... are to be seen many ancient residences of the Javanese Chiefs; amongst others, the celebrated Cratan or palace, the taking of which, in 1812, cost General Gillespie a hard struggle. It is surrounded with a high wall, which encloses an area of exactly one square mile: outside the wall runs a deep, broad ditch. The place could offer but a feeble resistance against ...
— Trade and Travel in the Far East - or Recollections of twenty-one years passed in Java, - Singapore, Australia and China. • G. F. Davidson

... a ball at which the Princess appeared in an ill-fitting black silk dress with mock lace and jet ornaments, among several hundred toilets that proclaimed the refined republican simplicity of their owners at a cost of various hundred thousand dollars. After these hospitalities the Grand-ducal pair came on to Washington, where they became guests of Lord Skye, or, more properly, Lord Skye became their guest, for he seemed ...
— Democracy An American Novel • Henry Adams

... symptom of reluctance, demurred, pleading a promise to return to his mother. Then he suddenly perceived a look in the gentleman's eye, which gave him a frantic, unreasoned desire to bolt at once, and at any cost. But the horseman anticipated the thought; bending in the saddle, he reached out his arm and seized the ...
— The Light of Scarthey • Egerton Castle

... persons the sum of fifteen dollars Canadian currency, or in like proportion for a larger or smaller family, such payment to be made in such articles as the Indians shall require of blankets, clothing, prints (assorted colors), twine or traps, at the current cost price in Montreal, or otherwise, if Her Majesty shall deem the same desirable in the interests of Her ...
— The Treaties of Canada with The Indians of Manitoba - and the North-West Territories • Alexander Morris

... Caminade—you knew Caminade, didn't you? He was a lively one. He was the man who used to go and smoke his pipe at the mission service belonging to the Church of the Petits-Peres. He went with his meerschaum pipe that cost nearly sixty pounds, and he took a girl from the Palais-Royal. He was lucky, for he managed to escape, but they took me to the police station, belabouring me with the butt-end of their guns. Fortunately Dulaurens caught ...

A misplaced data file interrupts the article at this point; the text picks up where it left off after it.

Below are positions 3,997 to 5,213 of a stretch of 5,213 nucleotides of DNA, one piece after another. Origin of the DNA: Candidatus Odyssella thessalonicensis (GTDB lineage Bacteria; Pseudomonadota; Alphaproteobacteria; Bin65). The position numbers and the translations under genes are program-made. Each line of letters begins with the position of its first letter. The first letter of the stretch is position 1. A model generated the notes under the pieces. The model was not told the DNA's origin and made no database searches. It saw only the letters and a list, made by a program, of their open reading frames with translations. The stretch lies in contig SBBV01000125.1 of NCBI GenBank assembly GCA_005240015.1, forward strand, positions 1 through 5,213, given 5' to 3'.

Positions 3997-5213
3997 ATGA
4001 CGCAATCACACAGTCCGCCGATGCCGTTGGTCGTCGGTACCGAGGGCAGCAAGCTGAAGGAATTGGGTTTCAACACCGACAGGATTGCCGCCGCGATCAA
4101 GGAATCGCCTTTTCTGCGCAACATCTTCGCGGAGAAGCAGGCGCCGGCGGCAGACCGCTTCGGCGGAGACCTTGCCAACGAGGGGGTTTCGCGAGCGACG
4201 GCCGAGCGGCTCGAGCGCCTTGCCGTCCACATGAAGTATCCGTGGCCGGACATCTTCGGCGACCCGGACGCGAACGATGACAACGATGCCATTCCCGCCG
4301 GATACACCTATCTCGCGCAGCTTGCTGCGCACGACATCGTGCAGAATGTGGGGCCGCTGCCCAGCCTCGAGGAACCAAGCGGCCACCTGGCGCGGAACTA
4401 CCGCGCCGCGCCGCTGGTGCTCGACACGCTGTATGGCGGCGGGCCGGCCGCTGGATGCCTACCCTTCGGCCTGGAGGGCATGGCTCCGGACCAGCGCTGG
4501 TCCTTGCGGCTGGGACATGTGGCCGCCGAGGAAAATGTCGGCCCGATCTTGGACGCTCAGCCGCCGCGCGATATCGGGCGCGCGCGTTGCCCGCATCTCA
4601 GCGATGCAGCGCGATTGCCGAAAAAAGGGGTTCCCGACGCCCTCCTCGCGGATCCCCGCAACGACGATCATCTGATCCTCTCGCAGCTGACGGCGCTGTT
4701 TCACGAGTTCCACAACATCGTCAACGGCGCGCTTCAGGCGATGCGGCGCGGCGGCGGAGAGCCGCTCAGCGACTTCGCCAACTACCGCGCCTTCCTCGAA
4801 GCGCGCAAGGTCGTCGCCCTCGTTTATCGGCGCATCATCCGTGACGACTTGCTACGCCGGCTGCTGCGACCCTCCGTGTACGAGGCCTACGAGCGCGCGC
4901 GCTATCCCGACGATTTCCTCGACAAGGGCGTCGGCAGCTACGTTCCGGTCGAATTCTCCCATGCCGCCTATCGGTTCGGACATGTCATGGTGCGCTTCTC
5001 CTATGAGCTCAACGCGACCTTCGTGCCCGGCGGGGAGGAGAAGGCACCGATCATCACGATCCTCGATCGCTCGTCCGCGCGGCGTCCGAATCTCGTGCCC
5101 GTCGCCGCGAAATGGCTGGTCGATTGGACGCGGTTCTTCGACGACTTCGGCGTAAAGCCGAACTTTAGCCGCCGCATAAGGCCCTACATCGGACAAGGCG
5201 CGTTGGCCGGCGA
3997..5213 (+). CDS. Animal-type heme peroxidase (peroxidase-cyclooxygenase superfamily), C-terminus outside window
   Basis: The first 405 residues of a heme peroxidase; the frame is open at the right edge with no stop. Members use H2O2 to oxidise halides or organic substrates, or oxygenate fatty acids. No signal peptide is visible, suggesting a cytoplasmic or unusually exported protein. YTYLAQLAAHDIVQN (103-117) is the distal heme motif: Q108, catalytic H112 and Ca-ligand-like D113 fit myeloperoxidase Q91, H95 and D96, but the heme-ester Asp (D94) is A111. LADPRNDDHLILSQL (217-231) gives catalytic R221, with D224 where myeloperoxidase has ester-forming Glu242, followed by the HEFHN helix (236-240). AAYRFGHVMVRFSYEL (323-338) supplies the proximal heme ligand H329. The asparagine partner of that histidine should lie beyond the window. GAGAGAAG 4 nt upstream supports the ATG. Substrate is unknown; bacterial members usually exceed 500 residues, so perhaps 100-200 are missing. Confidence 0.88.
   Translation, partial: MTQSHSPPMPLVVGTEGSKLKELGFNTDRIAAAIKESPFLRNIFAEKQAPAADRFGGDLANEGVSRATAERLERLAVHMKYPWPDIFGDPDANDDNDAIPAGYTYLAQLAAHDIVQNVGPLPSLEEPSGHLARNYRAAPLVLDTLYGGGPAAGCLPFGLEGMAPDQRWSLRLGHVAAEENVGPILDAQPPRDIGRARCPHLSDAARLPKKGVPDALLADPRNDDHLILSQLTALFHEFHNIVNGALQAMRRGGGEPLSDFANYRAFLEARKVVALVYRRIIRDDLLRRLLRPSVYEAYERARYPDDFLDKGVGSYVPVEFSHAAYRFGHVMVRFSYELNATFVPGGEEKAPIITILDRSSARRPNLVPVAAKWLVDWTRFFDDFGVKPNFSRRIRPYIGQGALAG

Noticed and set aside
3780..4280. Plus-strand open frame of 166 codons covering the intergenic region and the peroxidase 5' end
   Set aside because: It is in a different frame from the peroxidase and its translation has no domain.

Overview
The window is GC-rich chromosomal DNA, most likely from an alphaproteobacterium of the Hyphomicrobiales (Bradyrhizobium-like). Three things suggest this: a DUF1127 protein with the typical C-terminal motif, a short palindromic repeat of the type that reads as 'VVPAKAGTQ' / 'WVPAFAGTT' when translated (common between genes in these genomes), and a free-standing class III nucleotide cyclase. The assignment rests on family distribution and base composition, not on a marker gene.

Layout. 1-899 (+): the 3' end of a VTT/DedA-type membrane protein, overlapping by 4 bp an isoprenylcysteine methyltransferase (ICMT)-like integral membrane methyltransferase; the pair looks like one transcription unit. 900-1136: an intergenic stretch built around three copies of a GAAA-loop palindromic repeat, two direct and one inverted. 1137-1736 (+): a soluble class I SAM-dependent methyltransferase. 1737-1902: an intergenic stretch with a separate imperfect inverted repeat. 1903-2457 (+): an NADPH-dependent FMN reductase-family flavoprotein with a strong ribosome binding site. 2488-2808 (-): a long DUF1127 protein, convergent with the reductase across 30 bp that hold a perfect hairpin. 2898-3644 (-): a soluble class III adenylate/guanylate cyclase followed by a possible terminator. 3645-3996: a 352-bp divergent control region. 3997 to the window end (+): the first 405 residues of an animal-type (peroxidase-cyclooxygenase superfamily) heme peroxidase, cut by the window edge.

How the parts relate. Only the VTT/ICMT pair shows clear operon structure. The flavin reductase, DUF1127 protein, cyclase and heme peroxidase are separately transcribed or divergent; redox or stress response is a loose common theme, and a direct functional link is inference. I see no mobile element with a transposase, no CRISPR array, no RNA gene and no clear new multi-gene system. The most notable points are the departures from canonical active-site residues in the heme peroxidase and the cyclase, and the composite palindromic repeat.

— Rene Mauperin • Edmond de Goncourt and Jules de Goncourt

... over this news! I hope he will come tonight. It will be all to one a better match for your sister. Two thousand a year without debt or drawback—except the little love-child, indeed; aye, I had forgot her; but she may be 'prenticed out at a small cost, and then what does it signify? Delaford is a nice place, I can tell you; exactly what I call a nice old fashioned place, full of comforts and conveniences; quite shut in with great garden walls that are covered with the ...
— Persuasion • Jane Austen

... she asked. "Haven't you grown ashamed of begging yet? I raised your allowance last year, and it's being paid regularly—Ford & Martin have sent me on your receipts. To give it you at all is an act of grace, for you've no earthly claim on me, and you know it. From the day I married you I never cost you a farthing; I've paid for everything myself, down to every morsel of bread I put into my mouth. You, talked big about your income beforehand, when you knew you were up to your eyes in debt. Well, ...